Deutsche Telekom will get a 12pc stake in BT and the right to appoint one board member, while France’s Orange will get more cash and a 4pc stake in BT
BT has finalised a £12.5bn deal to buy EE, Britain’s largest mobile network, from Deutsche Telekom and Orange.
Talks over the tie-up have been going on since December but reports on Wednesday night suggested an agreement has been reached and an announcement could be made as soon as this morning.
Deutsche Telekom will get a 12pc stake in BT and the right to appoint one board member, while France’s Orange will get more cash and a 4pc stake in BT.
It will be the second boost for BT in as many days after Vodafone ditched a campaign for the biggest broadband operator to be broken up.
It is understood that Vodafone will now focus its formidable lobbying operation on what it sees as more readily achievable regulatory measures to help it compete in Britain’s rapidly shifting telecoms market.
The change comes as Vodafone prepares to enter the superfast broadband market from scratch.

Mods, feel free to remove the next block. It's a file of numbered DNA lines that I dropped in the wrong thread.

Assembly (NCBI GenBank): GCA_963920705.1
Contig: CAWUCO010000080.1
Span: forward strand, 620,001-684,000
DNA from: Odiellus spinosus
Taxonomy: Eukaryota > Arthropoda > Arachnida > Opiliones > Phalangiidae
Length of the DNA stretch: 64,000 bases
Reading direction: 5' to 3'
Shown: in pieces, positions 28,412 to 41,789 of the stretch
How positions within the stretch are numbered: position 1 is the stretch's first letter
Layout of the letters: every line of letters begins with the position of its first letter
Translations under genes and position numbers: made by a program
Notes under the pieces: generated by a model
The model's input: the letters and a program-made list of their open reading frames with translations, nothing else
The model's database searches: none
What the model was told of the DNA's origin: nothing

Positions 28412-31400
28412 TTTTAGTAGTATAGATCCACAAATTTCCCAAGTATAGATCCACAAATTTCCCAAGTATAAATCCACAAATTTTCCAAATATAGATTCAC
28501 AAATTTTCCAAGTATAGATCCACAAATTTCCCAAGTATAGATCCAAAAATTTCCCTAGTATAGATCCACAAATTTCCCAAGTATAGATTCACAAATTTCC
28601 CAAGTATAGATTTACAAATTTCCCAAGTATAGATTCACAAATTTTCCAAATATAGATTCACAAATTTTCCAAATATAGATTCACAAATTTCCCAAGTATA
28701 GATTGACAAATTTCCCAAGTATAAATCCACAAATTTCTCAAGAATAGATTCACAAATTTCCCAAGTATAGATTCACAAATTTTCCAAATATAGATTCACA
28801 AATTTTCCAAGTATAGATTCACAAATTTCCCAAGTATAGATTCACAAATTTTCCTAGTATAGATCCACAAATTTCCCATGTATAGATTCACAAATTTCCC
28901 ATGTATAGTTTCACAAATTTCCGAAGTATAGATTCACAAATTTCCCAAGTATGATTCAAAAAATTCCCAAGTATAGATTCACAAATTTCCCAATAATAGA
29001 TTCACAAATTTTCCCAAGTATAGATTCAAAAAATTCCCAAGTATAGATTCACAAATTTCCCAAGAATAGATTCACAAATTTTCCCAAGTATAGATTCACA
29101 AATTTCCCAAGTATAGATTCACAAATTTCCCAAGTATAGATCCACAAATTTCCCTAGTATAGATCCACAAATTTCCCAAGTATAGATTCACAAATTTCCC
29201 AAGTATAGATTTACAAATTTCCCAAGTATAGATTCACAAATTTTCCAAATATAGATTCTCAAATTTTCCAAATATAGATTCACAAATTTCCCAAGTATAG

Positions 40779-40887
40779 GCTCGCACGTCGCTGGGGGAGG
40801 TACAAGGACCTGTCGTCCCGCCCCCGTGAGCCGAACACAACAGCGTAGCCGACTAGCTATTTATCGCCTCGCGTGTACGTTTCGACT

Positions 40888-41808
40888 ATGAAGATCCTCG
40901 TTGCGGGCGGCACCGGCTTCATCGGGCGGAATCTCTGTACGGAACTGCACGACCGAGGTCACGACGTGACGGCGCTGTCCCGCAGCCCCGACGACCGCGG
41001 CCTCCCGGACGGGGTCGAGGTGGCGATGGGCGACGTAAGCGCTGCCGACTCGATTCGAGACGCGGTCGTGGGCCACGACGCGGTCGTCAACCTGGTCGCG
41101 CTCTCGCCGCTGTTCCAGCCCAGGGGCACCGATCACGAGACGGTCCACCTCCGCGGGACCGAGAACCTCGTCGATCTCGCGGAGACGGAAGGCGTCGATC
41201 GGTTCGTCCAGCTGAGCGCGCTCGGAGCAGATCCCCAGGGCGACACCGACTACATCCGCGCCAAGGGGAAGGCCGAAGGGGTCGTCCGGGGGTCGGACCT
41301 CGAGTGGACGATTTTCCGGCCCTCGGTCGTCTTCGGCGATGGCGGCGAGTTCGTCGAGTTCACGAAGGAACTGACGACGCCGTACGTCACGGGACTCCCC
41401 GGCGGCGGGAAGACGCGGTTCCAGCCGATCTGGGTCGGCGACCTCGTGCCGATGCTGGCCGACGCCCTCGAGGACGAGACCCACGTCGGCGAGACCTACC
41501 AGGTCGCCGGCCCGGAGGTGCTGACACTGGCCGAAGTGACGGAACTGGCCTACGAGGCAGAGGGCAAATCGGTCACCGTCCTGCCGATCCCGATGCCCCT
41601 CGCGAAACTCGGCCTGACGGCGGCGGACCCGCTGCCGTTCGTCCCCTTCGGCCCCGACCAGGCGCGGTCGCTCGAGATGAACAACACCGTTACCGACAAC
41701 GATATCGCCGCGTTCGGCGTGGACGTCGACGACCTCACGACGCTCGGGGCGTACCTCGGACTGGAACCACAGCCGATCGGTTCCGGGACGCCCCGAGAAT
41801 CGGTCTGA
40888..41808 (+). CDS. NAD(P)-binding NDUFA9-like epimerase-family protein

Vodafone faces pressure from BT’s EE deal as well as from the planned £10.25bn acquisition of O2 by Hutchison Whampoa, the owner of Three. The merger of the two mobile operators would relegate Vodafone to last place in the mobile market.
Before the two blockbuster deals were announced Vodafone was among the loudest voices in the industry calling for BT to have its wings clipped. It intended to mount a concerted campaign this year to wrest the national telecoms infrastructure away from former state monopoly, which BT controls via its regulated Openreach division.
It has recently dropped calls for such radical intervention, however, three sources said. It is understood Vodafone will instead prioritise an Ofcom consultation over access to “dark fibre”, a currently unavailable form of wholesale access to the BT network. It would give rivals greater technical and service control over customer broadband lines.
Vodafone is also likely to seek a forced sale of mobile network spectrum by BT following the takeover of EE. The combined group would have by far the largest share of the airwaves.
But Vodafone’s decision to abandon a campaign for Openreach to be forcibly spun off will be welcomed by BT. The division is the BT cash cow, generating £1.5bn of its £2.5bn cash flow and funding its expansion into sports broadcasting.
A Vodafone spokesman said: “Whatever the regulatory approach it is crucially important that all providers must be able to compete effectively with a combined BT-EE.”
Vodafone is poised to launch its broadband offer to consumers in spring. It will offer only superfast broadband, connecting the Cable & Wireless fibre-optic backbone network it acquired three years ago to BT local exchanges.
Courtsey: The Telegraph